Trooper ambush suspect is captured

Published: Friday 31st October 2014 by The News Editor

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A survivalist accused of ambushing two Pennsylvania state troopers, killing one and seriously wounding the other, was captured by US marshals.

The arrest in an abandoned aeroplane hangar ended a seven-week manhunt that had rattled the nerves of residents of the US state.

The apparently quiet capture of Eric Frein ended weeks of tension and turmoil in the area, as authorities at times closed schools, cancelled outdoor events and blockaded roads to pursue him.

Residents grew weary of hearing helicopters overhead, while small businesses suffered mounting losses and town supervisors cancelled a popular Halloween parade.

State police confirmed Frein was taken into custody but released no details.

Two law enforcement officials said Frein was captured in the hangar. A federal law enforcement official in Washington said Frein was armed when he was captured.

Frein is charged with opening fire outside the Blooming Grove barracks on September 12, killing Corporal Bryon Dickson and seriously wounding another trooper.

Police said they linked him to the ambush after a man walking his dog discovered his partly submerged vehicle three days later in a swamp a few miles from the shooting scene.

Inside, investigators found shell casings matching those found at barracks as well as Frein’s driver’s licence, camouflage face paint, two empty rifle cases and military gear.

Officials, saying Frein was armed and extremely dangerous, had closed schools and urged residents to be alert and cautious.

Using dogs, thermal imaging technology and other tools, law enforcement officials combed miles of forest as they hunted for Frein, whom they called an experienced survivalist at home in the woods.

They pursued countless tips and closed in on an area around Frein’s parents’ home in Canadensis after he used his mobile phone to try contacting them and the signal was traced to a location about 3 miles away.

At times police ordered nearby residents to stay inside or prevented them from returning home.

Trackers found items they believe Frein hid or abandoned in the woods – including soiled nappies, empty packs of Serbian cigarettes, an AK-47-style assault rifle and ammunition and two pipe bombs that were functional and capable of causing significant damage.

They also discovered a journal, allegedly kept by Frein and found in a bag of rubbish at a hastily abandoned campsite, that offered a chilling account of the ambush and his subsequent escape into the woods.

The journal’s author described Dickson as falling “still and quiet” after being shot twice.

Police spotted a man they believed to be Frein at several points during the manhunt, but it was always from a distance, with the rugged terrain allowing him to keep them at bay. Police said he appeared to be treating the manhunt as a game.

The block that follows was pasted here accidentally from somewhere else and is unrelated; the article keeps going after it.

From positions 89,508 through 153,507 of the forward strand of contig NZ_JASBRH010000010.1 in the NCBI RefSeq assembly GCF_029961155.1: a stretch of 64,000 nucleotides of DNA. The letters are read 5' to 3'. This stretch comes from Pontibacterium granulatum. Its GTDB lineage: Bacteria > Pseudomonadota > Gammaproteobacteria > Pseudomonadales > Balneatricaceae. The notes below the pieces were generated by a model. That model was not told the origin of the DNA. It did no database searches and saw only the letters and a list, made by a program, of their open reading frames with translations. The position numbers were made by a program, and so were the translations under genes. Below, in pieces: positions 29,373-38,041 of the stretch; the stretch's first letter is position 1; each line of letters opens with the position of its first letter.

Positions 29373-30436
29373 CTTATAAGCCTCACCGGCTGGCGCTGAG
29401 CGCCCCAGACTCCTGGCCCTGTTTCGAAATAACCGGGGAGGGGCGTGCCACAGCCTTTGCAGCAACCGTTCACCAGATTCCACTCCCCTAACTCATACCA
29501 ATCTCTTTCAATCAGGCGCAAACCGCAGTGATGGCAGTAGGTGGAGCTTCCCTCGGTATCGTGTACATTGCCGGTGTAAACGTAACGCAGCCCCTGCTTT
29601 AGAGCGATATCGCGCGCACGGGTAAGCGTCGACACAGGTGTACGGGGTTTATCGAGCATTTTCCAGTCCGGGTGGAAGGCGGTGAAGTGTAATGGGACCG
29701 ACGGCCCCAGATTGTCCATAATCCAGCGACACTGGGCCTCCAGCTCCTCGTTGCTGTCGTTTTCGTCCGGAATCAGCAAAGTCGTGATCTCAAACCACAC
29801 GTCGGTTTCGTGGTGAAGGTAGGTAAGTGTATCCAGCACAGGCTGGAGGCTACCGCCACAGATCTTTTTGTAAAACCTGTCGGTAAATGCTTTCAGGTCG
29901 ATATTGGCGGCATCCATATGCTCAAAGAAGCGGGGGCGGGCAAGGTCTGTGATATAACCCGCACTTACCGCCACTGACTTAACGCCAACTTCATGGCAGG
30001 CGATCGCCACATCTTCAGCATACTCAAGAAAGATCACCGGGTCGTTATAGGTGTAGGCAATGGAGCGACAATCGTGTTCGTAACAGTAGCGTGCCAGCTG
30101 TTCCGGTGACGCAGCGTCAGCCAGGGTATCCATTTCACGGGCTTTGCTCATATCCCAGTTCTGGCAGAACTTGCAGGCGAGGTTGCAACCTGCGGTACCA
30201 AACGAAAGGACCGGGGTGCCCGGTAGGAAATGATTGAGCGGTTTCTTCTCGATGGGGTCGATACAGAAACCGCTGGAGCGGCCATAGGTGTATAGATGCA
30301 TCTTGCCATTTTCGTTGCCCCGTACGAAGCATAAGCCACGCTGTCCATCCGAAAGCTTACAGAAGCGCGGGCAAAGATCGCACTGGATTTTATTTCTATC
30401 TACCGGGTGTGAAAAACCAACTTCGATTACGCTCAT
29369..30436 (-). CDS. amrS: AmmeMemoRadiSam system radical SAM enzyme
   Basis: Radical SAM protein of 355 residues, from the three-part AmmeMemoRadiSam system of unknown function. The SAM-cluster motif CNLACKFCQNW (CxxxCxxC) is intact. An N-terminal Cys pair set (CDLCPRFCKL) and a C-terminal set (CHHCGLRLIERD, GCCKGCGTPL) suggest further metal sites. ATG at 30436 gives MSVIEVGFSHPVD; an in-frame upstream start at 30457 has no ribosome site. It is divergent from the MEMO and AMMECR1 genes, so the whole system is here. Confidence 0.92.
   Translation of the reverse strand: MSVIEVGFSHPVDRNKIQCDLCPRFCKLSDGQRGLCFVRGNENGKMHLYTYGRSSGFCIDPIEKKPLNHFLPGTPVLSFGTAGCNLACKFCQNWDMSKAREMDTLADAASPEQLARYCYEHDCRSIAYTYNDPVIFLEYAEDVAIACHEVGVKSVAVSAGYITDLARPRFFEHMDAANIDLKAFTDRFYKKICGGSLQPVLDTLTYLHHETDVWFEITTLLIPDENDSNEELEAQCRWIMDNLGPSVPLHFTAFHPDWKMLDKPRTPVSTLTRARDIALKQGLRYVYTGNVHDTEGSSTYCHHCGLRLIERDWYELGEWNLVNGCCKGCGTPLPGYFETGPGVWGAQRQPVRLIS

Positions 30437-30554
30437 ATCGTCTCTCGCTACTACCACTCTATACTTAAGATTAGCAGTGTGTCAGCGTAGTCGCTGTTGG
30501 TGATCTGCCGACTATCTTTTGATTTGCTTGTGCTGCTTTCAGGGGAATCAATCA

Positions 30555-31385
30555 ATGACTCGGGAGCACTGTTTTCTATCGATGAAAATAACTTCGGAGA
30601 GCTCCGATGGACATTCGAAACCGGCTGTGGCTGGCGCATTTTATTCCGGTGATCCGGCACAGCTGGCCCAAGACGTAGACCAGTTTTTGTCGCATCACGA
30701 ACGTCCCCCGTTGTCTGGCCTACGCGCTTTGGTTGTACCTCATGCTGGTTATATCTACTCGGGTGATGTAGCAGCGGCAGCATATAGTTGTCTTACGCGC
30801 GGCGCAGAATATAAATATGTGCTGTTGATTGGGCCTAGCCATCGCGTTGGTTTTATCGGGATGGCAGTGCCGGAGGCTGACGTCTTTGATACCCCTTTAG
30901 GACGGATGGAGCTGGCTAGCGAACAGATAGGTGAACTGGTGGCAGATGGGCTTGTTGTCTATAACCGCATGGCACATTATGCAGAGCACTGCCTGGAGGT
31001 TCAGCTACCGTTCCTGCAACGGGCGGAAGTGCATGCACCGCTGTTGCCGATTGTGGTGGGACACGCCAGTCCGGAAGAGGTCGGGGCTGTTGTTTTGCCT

Frein had expressed anti-law enforcement views online and to people who knew him.

His criminal record appeared limited to a decade-old case involving items stolen from a Second World War re-enactors event in New York state, for which he spent 109 days in jail.

Police found a US Army manual called Sniper Training And Employment in his bedroom at his parents’ house, and his father, a retired Army major, told authorities that his son is an excellent marksman who “doesn’t miss”.

The authorities believe he had been planning a confrontation with police for years, citing information they found on a computer used by him.

Frein belonged to a military re-enactors group, playing the part of a Serbian solder. He had a small role in a 2007 movie about a concentration camp survivor and helped with props and historical references on a documentary about the First World War.

The FBI named him to its 10 most wanted list.

His 18-year-old sister, Tiffany Frein, earlier acknowledged that he “did something messed up” but told NBC News that he is “not a psycho”.

Frein is charged with first-degree murder and various other offences, including two counts of possession of weapons of mass destruction filed after police discovered the pipe bombs.

Cpl Dickson, at his funeral, was called a devoted husband and father and “impeccable” ex-Marine who took his work seriously but also enjoyed making wooden toys for his young sons and finding humour in everyday situations.

Trooper Alex Douglass was shot in the pelvis and critically injured in the ambush, which took place during a late-night shift change.

He remained in hospital until October 16, when he was discharged to a rehabilitation facility.

“If you attack troopers, and a civilised society, the Pennsylvania State Police will bring you to justice. Eric Frein is a coward,” the Pennsylvania State Troopers Association said in a statement.

“Cpl Bryon K Dickson II and Trooper Alex T Douglass are true heroes.”

Published: Friday 31st October 2014 by The News Editor

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